From April 2016, local authorities have new duties to assess and meet the needs of adults and children for care and support and to assess and meet the needs of carers for support, including adult carers and child carers.
These duties are contained in Parts 3 and 4 of the Social Services and Well-being (Wales) Act 2014 (SSWA 2014).
Broadly, Part 3 (assessing needs) provides for the circumstances in which a local authority must assess a person’s needs for care and support or a carer’s needs for support and for how assessments must be carried out.
Part 4 (meeting needs) provides for the circumstances in which needs for care and support or support for carers may or must be met by local authorities and for how needs are to be met.
Part 3 of the SSWA 2014 sets out the requirement of local authorities to assess the needs of individuals for care and/or support. Section 19 of the SSWAthat Act requires local authorities to assess whether an adult has needs for care and support and if so, what those needs are. The duty is triggered where it appears to a local authority that an adult may have such needs.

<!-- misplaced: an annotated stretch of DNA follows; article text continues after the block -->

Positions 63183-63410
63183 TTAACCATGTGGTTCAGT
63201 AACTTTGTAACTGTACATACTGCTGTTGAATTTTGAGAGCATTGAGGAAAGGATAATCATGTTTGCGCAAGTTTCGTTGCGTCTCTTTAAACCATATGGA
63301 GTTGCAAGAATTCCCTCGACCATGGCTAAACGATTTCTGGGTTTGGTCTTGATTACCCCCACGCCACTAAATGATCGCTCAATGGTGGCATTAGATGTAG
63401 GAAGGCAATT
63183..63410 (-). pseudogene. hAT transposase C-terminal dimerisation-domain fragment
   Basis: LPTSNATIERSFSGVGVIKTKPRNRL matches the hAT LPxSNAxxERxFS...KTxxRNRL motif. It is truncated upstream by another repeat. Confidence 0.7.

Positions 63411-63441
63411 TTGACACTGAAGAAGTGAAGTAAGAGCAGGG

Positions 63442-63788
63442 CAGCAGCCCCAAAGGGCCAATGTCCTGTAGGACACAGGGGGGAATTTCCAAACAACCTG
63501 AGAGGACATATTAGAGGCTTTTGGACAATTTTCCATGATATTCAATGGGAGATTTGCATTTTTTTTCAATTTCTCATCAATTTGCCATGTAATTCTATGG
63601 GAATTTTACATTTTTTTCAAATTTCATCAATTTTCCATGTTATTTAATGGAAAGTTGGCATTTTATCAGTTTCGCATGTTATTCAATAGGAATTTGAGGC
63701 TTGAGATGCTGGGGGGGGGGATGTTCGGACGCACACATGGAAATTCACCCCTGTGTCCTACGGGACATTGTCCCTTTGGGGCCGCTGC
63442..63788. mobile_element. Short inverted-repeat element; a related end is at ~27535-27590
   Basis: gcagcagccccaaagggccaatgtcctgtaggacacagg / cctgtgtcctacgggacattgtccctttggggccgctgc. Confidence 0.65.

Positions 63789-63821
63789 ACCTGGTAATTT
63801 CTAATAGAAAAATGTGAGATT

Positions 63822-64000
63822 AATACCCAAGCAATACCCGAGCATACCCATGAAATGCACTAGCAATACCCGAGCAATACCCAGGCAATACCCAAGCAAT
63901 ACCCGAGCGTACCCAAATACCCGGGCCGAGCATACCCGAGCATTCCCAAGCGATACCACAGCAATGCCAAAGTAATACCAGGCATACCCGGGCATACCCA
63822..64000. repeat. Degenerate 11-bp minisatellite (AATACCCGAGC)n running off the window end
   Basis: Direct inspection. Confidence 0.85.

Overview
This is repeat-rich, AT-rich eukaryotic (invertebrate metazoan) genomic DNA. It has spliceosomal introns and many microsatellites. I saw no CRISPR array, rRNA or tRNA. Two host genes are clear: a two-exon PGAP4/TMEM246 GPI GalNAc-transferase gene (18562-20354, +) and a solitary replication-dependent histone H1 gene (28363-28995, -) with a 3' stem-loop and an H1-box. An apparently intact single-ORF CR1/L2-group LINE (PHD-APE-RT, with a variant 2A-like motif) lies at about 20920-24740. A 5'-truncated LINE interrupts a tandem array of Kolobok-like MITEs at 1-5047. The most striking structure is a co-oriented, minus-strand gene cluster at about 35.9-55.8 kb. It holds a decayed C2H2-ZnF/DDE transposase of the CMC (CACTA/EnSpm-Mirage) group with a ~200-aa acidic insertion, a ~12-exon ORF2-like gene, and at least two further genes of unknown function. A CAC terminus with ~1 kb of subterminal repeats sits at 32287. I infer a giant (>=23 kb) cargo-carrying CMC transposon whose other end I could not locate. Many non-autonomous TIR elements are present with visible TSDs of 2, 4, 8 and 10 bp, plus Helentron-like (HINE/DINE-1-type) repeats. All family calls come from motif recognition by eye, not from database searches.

Section 21 makes similar provision in relation to the assessment and identification of a child's needs for care and support. Local authorities are required to assess whether a child has needs for care and support in addition to, or instead of, the care and support provided by the child's family and if so, what those needs are. The duty is triggered where it appears to a local authority that a child may need such care and support. A disabled child is presumed to need care and support in addition to, or instead of, the care and support provided by the child's family. This means that in most cases a local authority will be obliged to assess the needs of a disabled child.
Section 24 also requires a local authority to carry out an assessment of a carer's needs for support. Again, the duty to assess is triggered if it appears to the local authority that a carer may have needs for support.
“Carer” is defined in section 3(4) of the SSWA 2014 as a person who provides or intends to provide care for an adult or disabled child (disability being defined in section 3(5) by reference to the Equality Act 2010), subject to certain exceptions.